PIERRE DE SEGONZAC
Only a few are left, cognac distilleries that for 300 years have distilled wines made from grapes from the distillery’s own vineyard, grapes that they themselves have grown, harvested, and crushed, that they themselves have fermented, year after year. Such distillers know their wines very well, can perfectly adapt their methods to bring out the best in each year’s vintage. We are fortunate to be able to represent this historic spirit.
ONE OF THE FEW SURVIVING ESTATE COGNACS
In the same family since 1702. These cognacs are hand-distilled from grapes grown in the distillery’s small vineyard near Segonzac, home to some of Cognac’s finest grapes.
“Our cellars are not large, but rich in older cognacs. In them are barrels distilled by my great- grandfather” – pablo ferrand
Pierre de Segonzac is an estate cognac. Every grape used for distillation wine comes from the family’s small (19 ½-acre) and carefully tended vineyard next to the distillery (and the house where they live). Grapes grown for distillation into cognac are classified into specific districts according to the quality of their soils. The Grande Champagne district, due to the high content of chalk in the soil, is the highest-rated. Segonzac’s grapes are famous. The circle is the house and distillery; the vineyard is the green patch above and to the left.
Champagne means open countryside: soils so thin that the land is not forested. The famous sparkling wine is called “champagne” for the same reason. These soils are usually mineral (limestone) and produce grapes with high acidity, which distill into cognacs of deep focus that age well. Grapes that struggle to grow have wonderful flavor and complexity.
Harvest is usually late September to mid-October, dates which preserve the high acidity of the estate grapes (100% ugni blanc). The grapes are crushed – gently – in a bladder press, and fermented in two open tanks, each with a different yeast: complexity. The relatively quick fermentation (usually 5-6 days) to absolute dry (zero residual sugar) is important – as is the high acidity – to preserve the quality of the wine. The wine is kept on lees for 3 months as it goes through a natural secondary malolactic fermentation. This old mode – now rare – increases the cognac’s richness and gives it a fuller mouth-feel, especially since the wine is distilled on its lees. Look for this when tasting.
You can FEEL the skill of a master when you visit a great distillery, the atmospheric accumulation over time of constant close attention to every detail.
The distillery has two copper pot stills: an old 18HL used for the crucial second distillation, and a newer 25HL. This is a large capacity for a distillery of its size: it permits a shorter production time: excellent for maintaining the quality of the wine. Fresher is always better. The stills run 24 hours a day, and it takes less than a month to distill the vineyards’ modest yield. Every cut is by hand and nose.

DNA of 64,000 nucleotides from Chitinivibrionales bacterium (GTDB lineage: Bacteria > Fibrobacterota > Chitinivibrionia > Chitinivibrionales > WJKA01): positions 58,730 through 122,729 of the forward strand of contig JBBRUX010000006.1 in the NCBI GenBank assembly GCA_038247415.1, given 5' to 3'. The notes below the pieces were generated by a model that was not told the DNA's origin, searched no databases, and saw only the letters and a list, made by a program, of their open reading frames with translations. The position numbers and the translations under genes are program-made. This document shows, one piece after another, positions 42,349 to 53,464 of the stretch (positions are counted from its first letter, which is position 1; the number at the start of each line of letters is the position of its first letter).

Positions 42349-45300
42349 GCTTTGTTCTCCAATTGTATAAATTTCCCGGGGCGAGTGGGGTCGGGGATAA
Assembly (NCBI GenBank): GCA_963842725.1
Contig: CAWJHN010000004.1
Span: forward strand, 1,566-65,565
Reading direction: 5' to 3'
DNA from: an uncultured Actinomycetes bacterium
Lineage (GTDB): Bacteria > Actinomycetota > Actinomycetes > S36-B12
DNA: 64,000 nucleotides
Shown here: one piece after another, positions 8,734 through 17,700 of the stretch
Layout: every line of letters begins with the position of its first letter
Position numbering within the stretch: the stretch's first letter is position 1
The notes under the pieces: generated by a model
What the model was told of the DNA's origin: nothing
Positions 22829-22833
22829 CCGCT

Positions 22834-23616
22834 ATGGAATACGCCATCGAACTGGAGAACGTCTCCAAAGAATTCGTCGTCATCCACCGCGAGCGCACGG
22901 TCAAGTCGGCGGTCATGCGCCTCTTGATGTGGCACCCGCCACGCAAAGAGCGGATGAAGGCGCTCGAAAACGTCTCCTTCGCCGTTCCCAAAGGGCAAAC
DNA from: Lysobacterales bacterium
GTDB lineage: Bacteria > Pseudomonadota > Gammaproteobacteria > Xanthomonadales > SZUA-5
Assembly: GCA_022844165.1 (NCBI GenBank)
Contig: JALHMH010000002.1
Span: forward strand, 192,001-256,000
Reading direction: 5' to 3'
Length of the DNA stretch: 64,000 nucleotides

The low alcohol content of the distilling wine, 9.9-11%, means a concentration factor of seven: seven gallons of wine to make one gallon of cognac fresh from the still. Imagine the richness and complexity of your favorite wine multiplied by seven. It takes six tons of grapes to make a single barrel of cognac.
The shape of the chapiteau, the “hat” on top pf the still, and the graceful curve of the col de cygne, the swan’s neck, influence the amount and quality of rectification, when droplets condense and drop back into the still and thus get further distilled. Cognacs can be subtle or powerful, complex or straightforward, depending on the skill and intent of the man who built the still. The smaller still’s dimpled exterior shows that it was hammered out by hand, likely in the 1930s. It yields cognacs that are precise and subtly complex
Traditional methods mean hands-on work that gives you a deeper understanding of what you’re doing. You develop a non-verbal sense of what’s right or wrong with the process. You tune in. Some modern things are better: propane gives you way more control over your distillation run than a wood fire, but the rush to cut costs and save time has essentially debased most modern commercial spirits production. Taking 10-12 hours per run makes way better distillate than 8-hour cognac-factory shifts. Slowing the still down, making the heads and tails cuts by nose (which takes 20 minutes), allows you to apply hundreds of hours of direct experience, and years of living with the results: get it wrong, and you have diminished an entire barrel of cognac.
Aging is in standard 350-liter cognac barrels; theirs are Limousin oak. Relatively few of the barrels are new: the family believes in cognacs that are lightly oaked: oak as a backdrop to the complex and varied flavors and aromas so beautifully focused and enriched by distillation.
All of this means very little absent the skills, talent, and knowledge of the distiller and cellar-master. The family has been carrying on its traditions since 1702, knowledge and expertise learned from hands-on work at every level handed from father to son to grandson: how best to tend grapes, the precise time to harvest, use of yeasts, modes of distillation, adjusting techniques to suit the wines of the current vintage, secrets of aging and blending specific to cognac from their own grapes: this cannot be duplicated.
It’s how great spirits are made